Arts and the Community

By Antwoine Johnson, MD Middle School Program Coordinator
Photos Courtesy of AALEAD Staff

Community is an aspect of life that is embedded in every culture and manifests itself in many ways. To engage the community, to be part of it in such a way as to help it thrive and grow is a privilege and a responsibility. Asian American LEAD youth, this past week, focused on how to make the community grow through art and music which ended with a trip to the Baltimore Museum of Art.

Groups 4 and 5 took the reins for organizing the workshops that got our youth into the creative mindset. They took the time to share with the other youth about how art can help a community reflect and remember but, also, create change and encourage. Memorials, for example, are pieces of art that are used to represent and remember those who have contributed to the community, or to remember an event that has happened in the past. In addition, graffiti, while it seems to have a negative connotation, can be used to give color to an urban area and can, also, project positive images into the community.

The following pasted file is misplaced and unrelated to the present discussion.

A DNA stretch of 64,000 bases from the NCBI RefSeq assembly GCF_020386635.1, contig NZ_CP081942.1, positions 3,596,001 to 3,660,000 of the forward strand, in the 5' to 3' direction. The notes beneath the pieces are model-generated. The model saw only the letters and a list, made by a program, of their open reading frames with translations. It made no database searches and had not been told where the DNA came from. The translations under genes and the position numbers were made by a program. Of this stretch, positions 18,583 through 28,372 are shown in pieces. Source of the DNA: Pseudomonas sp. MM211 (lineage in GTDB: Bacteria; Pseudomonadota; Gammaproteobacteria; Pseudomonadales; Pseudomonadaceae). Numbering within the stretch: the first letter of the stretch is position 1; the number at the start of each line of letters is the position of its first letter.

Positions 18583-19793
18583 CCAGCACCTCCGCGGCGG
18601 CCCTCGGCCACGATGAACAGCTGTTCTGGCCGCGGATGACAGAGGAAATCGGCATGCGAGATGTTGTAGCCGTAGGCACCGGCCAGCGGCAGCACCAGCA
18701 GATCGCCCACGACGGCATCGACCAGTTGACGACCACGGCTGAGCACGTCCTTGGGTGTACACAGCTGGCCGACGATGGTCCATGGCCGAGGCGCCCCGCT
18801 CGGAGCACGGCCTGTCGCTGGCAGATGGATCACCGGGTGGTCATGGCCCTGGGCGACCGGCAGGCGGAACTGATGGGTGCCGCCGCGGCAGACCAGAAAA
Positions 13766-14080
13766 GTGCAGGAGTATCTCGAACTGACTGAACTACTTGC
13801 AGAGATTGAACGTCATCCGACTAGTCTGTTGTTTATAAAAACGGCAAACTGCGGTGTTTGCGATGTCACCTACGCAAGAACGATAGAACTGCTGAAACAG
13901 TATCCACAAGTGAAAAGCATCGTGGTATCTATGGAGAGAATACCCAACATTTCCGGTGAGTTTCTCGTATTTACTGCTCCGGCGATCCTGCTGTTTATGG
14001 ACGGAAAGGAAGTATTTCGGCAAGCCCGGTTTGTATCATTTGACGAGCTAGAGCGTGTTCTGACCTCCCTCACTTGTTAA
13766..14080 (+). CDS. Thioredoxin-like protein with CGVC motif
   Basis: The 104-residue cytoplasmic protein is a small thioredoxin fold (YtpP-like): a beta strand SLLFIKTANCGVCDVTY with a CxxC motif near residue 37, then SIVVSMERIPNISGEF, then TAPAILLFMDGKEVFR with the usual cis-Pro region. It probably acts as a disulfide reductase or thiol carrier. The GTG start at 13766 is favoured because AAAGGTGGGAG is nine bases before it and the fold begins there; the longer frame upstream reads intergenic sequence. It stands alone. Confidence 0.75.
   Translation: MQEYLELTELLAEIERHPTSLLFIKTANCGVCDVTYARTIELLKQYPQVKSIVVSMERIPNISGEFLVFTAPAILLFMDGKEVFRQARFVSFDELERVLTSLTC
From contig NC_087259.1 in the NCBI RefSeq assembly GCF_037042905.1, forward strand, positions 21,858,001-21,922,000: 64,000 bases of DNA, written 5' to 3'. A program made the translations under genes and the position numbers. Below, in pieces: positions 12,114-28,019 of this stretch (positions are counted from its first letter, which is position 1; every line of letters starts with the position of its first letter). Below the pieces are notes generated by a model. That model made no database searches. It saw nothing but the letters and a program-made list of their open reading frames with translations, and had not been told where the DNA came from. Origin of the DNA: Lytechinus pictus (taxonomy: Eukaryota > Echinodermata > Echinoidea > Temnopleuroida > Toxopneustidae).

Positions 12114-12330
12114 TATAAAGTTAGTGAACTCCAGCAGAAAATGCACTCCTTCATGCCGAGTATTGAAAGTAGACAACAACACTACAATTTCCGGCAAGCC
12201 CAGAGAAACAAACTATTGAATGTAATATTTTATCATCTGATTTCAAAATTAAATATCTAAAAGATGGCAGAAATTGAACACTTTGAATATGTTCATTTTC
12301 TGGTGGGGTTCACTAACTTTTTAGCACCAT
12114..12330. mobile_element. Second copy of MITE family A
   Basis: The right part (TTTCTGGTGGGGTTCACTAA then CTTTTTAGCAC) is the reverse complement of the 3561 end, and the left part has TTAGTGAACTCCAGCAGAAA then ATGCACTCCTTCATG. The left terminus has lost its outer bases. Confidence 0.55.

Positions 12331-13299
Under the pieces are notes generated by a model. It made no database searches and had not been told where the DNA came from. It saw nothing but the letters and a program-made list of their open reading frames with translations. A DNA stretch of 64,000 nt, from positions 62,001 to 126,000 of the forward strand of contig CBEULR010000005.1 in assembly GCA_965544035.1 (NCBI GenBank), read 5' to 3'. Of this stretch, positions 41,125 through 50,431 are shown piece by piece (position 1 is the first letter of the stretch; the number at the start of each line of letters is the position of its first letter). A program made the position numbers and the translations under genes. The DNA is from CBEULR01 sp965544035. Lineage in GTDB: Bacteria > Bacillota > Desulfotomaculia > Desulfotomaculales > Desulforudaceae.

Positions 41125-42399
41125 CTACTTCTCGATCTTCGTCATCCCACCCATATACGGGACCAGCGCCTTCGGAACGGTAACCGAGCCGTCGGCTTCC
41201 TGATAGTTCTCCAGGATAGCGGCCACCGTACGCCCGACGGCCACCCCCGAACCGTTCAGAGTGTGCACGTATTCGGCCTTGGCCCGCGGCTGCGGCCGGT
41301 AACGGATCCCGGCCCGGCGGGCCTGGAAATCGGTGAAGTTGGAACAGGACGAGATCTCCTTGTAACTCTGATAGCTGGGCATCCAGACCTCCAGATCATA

They also touched upon performing art, focusing particularly on acting using such great examples as Charlie Chaplin and silent films to demonstrate, generally, the art of acting. They then correlated it to community theatre, which is an aspect of community where people use the performing talents and give the gift of entertainment to the community they are in.

To wrap everything up, youth traveled to the Baltimore Museum of Art where they were treated to a tour of the exhibits whose art reflected community: Urban, Asian, and African. Through various statues and works, such as the Water Moon Guanyin, they were able to see how art brought people together; in this case, women and people who wished to be shown mercy, as the Water Moon Guanyin was the “Goddess of Mercy” in Buddhist religion.  Afterwards, the youth were treated to an engaging discussion about how the Museum engages in the city of Baltimore with such events as the cleaning of the front steps of the Baltimore Museum of Art, an event tied to the history of Baltimore and its tradition of the cleaning of front stairs of home and the opening of the Asian Exhibit, which gave the Asian and Asian American communities in the area an opportunity to show their culture to Baltimore as well through dragon dances, wushu demos, and other events.

After another free walk through the museum, youth and staff headed back to Montgomery County, equipped with more ideas and a broader view of what it means to engage their communities.

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